Shoot Bird
Quick n' Dirty Web Publishing; or Don't Publish with a Site Builder
Tue Dec 04, 2018 · 1477 words

I’ve had more than one friend has asked me to move stuff out of their SquareSpace sites, and each time I give them the same response: ¯\_(ツ)_/¯

I’ve written a follow-up post on example of sites that are published using SSGs on Github pages here:

Both friends had the option of either copying the content of their site page by page and saving it, or just rewriting all their content from scratch.

Site builders like SquareSpace and, to a less but significant extent, CMSes like Wordpress, lock your content in by saving it in formats that only they can understand. Last I checked, SquareSpace has no export functionality (looks like SquareSpace now allows you to export your content, but still as a difficult-to-parse XML file), and a Wordpress-like CMS usually allows you to export your data in the form of zipped XML file. In both cases, it’s painful to save your content in a more permanent state like a folder of documents when you start out creating content on one of these platforms.

There are two fixes that I usually recommend:

  1. Write offline, or on a platform like Google Docs where your content is easily saved and exported. When it’s time to publish that post, just copy the content over and apply the formatting you need. I write on tools like link: [VS Code (free)] and IA Writer (paid, but pretty worth it). If I need to collaborate over a doc, I use Google Docs.

  2. Publish your own plain HTML website.

Option 2 is not as hard as it sounds. In fact, I’ll show how you can get you up and running in fifteen minutes tops and for free using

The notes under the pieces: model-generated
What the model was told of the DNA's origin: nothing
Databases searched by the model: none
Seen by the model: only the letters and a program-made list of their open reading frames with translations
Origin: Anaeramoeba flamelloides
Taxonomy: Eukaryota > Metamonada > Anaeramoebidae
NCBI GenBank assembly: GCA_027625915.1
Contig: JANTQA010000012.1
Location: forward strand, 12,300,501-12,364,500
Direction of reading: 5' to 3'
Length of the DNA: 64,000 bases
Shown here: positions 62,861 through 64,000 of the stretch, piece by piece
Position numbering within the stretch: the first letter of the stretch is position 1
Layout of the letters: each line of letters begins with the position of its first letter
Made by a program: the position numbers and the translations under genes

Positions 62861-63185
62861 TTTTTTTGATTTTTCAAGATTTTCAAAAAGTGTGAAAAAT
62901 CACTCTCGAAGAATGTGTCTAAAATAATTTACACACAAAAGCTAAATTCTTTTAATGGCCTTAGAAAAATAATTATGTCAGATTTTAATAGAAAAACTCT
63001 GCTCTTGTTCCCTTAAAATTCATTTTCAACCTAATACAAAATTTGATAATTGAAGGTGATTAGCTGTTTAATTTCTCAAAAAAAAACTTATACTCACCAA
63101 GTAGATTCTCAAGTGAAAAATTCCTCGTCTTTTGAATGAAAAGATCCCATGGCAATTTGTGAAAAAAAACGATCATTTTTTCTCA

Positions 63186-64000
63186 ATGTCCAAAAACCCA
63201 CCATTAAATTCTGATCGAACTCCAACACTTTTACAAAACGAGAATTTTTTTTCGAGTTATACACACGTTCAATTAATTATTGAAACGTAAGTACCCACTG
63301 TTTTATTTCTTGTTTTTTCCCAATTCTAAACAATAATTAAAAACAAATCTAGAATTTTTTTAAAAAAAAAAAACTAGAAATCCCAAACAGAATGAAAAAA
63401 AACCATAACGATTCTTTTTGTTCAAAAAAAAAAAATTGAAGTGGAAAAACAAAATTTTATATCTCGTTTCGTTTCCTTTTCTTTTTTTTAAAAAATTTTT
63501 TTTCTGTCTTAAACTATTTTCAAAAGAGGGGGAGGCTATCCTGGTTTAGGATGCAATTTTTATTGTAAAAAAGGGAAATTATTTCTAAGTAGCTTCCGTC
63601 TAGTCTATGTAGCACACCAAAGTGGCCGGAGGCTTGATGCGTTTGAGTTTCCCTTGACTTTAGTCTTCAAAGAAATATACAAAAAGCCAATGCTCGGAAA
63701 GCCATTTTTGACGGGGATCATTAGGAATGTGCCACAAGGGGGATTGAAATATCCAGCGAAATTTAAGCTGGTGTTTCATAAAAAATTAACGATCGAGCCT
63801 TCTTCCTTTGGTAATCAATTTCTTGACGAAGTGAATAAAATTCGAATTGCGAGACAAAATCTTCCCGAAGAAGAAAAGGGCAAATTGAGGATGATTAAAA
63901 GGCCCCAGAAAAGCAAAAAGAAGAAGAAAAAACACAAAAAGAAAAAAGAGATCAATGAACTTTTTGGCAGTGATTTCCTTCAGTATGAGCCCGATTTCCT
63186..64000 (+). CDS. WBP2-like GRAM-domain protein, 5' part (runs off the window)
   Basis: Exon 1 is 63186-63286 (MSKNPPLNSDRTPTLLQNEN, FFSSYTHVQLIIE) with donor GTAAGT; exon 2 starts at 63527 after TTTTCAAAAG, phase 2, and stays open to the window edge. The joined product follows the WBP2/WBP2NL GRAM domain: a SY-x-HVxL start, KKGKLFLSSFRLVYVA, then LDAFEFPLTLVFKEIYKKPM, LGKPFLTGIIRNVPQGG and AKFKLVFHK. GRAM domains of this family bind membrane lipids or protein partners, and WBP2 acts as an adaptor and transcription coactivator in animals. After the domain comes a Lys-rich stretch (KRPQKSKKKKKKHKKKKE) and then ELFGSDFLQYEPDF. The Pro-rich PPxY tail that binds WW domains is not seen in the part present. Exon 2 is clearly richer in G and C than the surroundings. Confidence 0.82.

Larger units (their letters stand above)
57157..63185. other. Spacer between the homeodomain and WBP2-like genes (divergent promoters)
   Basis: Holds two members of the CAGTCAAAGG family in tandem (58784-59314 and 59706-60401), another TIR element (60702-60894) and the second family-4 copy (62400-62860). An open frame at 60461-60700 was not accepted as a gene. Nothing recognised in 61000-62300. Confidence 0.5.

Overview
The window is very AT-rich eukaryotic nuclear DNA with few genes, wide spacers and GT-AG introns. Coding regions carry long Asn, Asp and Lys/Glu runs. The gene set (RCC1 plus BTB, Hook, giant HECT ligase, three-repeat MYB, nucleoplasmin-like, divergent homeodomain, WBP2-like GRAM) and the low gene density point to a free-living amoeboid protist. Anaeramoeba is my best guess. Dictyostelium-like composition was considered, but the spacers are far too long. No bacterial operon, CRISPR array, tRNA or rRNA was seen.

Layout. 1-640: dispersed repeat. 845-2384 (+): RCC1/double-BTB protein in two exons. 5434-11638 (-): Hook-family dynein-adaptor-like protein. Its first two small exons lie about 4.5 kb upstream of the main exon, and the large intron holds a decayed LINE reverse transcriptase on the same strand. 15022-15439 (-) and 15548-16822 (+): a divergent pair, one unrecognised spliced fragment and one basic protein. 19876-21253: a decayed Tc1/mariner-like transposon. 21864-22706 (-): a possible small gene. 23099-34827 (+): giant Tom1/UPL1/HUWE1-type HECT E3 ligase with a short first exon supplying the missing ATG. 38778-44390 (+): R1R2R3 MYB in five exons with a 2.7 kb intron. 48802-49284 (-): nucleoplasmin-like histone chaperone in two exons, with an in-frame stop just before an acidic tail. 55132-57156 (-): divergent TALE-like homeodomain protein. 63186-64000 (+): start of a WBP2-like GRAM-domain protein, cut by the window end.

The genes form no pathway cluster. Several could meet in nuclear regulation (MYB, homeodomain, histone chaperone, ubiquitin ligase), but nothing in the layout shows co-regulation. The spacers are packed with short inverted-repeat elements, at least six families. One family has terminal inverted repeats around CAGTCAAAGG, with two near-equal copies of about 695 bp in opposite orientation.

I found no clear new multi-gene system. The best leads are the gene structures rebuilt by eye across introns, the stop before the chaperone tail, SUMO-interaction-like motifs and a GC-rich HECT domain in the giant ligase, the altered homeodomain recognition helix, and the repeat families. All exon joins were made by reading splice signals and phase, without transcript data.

What is is a hosting service that allows you to quickly publish content on the web by running this command in your project folder:


That’s it. Really.

There’s of course some setup involved, which I’ll get to in a bit.

Install your tools

  1. Install Node.js.

  2. Once done, install by running: npm install -g surge

Create a simple HTML document

Make a project directory. I’ll assume that you’ve named it ~/Documents/myproject (if you’re working on Windows, this would be something like C:\Users\<username>\My Documents).

I promised you’d be up and running in 15 minutes or less so I’m not going to walk you through building a full-fledged site. You can upload anything to that consists of HTML, CSS, and Javascript and it’ll just work — but for brevity, here’s a test HTML document that we’ll be uploading:

<!DOCTYPE html>
<head><title>My Surging Website</title></head>

That’s it. Create a file called index.html in your project folder ~/Documents/myproject, paste the above HTML in it and save the document.


  1. Open the terminal (or if you’re on Windows, the command prompt) and navigate to your project folder by typing: cd <project_directory>

  2. Make sure you’ve got the index.html file we created earlier in this folder. Run ls to list the contents of the directory to check this.

  3. Once you’re ready to publish, run the command: surge

surge will ask you to confirm a few details; for now, hit Enter to use the default settings — I want you to first get comfortable with the general workflow, and handle configuration details later.

Run the surge command.
Figure 1. Running the surge command on Zed’s machine.

When surge has gotten the information it needs, it publishes your page and displays the following message: Success! - Published to <your-url-here>

Go to <your-url-here> to see your freshly published index.html page. If for some reason you need more proof that this works, you can go to mine (published as per above, Figure 1):

If successful, going to <your-url-here> should show you a page with a very big "harro", just as we intended.


That’s just the first deployment. You can update your site just by running the surge command again.

  1. In your project folder, create a new file named about.html and add the following code into it:

<!DOCTYPE html>
<head><title>About ME</title></head>
<h1>ALL ABOUT ME</h1>
  1. Save your about.html file.

  2. Go to your terminal, and run the surge command in your project folder again.

  3. Go to <your-url-here>/about.html

You should find your very informative "ALL ABOUT ME" page right there.